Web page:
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Autoimmune blisters in the gingiva
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  1. Ryo Sasaki and
  2. Toshihiro Okamoto
  1. Department of Oral and Maxillofacial Surgery, Tokyo Women's Medical University, School of Medicine, Shinjuku-ku, Tokyo, Japan
  1. Correspondence to Dr Ryo Sasaki; sasaki.ryo{at}twmu.ac.jp

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Description

A 77-year-old woman presented with multiple gingival ulcers with a yellowish, erythematous appearance following the rupture of several blisters 3 months previously. The gingival ulcers resolved after 2 weeks; however, another blister occurred at a different region of the gingiva simultaneously. The blisters easily ruptured 1 day after onset, and painful ulcers developed in their place. Of note, this patient had gastric hyperacidity. Laboratory testing was positive for BP180 antibody, and negative for antidesmogleins 1 and 3. Biopsy of the blister was performed (figure 1). Histopathological findings indicated the presence of a subepithelial blister with an infiltrate consisting of lymphocytes, plasma cells and eosinophils. A final diagnosis of mucous membrane pemphigoid (MMP) was made with direct and indirect immunofluorescence assays.

Figure 1

A photograph showing a teardrop-like gingival bullous (arrows) within a mucous membrane pemphigoid.

Autoimmune bullous diseases (AIBDs) are caused by autoantibodies targeting structural proteins of the desmosomal and hemidesmosomal plaques of the skin and mucosa, leading to intraepithelial or subepithelial blistering.1 The oral mucosa is frequently affected in patients with AIBDs such as MMP, pemphigus vulgaris and paraneoplastic pemphigus.1 The main clinical features of AIBD include multiple painful erosions and ulcers due to bullous rupture. The clinical features of these diseases often overlap with other conditions such as some drug-induced diseases (eg, Stevens-Johnson syndrome), several systemic diseases (eg, oral lichen planus and Behcet’s disease) and recurrent aphthous stomatitis. Therefore, the diagnosis cannot be made based on clinical features alone. For the diagnosis of AIBD, direct immunofluorescence on a biopsied sample from the affected mucosa, combined with indirect immunofluorescence and additional serological tests, is recommended.1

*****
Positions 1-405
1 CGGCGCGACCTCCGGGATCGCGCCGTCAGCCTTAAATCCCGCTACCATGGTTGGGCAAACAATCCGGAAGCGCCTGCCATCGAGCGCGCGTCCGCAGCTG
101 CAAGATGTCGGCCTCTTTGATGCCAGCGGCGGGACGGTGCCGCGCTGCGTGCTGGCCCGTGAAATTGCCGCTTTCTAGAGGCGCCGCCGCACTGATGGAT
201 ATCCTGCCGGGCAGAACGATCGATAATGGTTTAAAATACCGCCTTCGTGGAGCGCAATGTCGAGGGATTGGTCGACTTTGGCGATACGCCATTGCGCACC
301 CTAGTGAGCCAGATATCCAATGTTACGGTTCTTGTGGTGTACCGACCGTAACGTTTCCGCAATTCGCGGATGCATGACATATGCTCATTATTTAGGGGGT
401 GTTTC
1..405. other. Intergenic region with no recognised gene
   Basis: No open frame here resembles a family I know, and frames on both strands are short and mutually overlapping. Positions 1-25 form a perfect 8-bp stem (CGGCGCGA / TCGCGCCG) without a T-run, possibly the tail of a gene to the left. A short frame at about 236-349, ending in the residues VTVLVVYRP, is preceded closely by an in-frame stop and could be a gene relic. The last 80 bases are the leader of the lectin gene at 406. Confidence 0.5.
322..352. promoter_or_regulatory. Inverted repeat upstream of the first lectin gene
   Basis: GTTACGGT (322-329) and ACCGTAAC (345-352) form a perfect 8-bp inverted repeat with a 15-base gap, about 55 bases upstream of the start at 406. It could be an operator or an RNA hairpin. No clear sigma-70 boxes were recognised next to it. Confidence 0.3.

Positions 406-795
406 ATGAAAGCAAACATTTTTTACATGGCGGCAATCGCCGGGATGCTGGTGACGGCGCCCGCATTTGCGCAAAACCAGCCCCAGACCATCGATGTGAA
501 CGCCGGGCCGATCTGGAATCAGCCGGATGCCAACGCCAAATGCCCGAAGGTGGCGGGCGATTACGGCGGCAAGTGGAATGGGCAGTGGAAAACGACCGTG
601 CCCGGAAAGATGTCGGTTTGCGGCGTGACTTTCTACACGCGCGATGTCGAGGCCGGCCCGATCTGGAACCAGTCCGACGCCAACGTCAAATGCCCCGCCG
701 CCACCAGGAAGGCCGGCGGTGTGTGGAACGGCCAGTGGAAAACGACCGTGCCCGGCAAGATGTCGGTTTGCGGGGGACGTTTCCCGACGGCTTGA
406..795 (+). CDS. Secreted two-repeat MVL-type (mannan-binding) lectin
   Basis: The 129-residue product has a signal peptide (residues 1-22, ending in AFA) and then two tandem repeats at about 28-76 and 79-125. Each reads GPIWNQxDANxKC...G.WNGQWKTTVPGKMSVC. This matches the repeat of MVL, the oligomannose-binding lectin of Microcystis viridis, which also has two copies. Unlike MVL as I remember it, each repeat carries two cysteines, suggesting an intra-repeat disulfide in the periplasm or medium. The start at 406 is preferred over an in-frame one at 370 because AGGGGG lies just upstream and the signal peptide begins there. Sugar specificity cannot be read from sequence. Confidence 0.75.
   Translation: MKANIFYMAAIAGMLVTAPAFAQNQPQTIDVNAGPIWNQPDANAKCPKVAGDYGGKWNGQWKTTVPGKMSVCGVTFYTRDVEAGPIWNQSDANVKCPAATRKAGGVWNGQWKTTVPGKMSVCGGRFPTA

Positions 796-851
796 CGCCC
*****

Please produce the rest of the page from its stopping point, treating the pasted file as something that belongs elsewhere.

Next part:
Patient’s perspective

My gingival ulcers resolved after 2 weeks; however, another blister occurred at a different region of the gingiva simultaneously. The blisters easily ruptured one 1 after onset, and painful ulcers developed in their place.

Learning points

  • The main clinical features of autoimmune bullous diseases (AIBDs) include multiple painful erosions and ulcers due to bullous rupture. The clinician rarely finds the bullous because the blisters easily ruptured 1 day after onset.

  • The clinical features of these diseases often overlap with other conditions such as some drug-induced diseases (eg, Stevens-Johnson syndrome), several systemic diseases (eg, oral lichen planus and Behcet’s disease) and recurrent aphthous stomatitis.

  • For the diagnosis of AIBDs, direct immunofluorescence on a biopsied sample from the affected mucosa, combined with indirect immunofluorescence and additional serological tests, is recommended.

Reference

Footnotes

  • Contributors RS and TO conceptualised and designed the study, drafted the initial manuscript, and reviewed and revised the manuscript. Both the authors approved the final manuscript as submitted and agree to be accountable for all aspects of the work.

  • Funding The authors have not declared a specific grant for this research from any funding agency in the public, commercial or not-for-profit sectors.

  • Competing interests None declared.

  • Patient consent for publication Obtained.

  • Provenance and peer review Not commissioned; externally peer reviewed.

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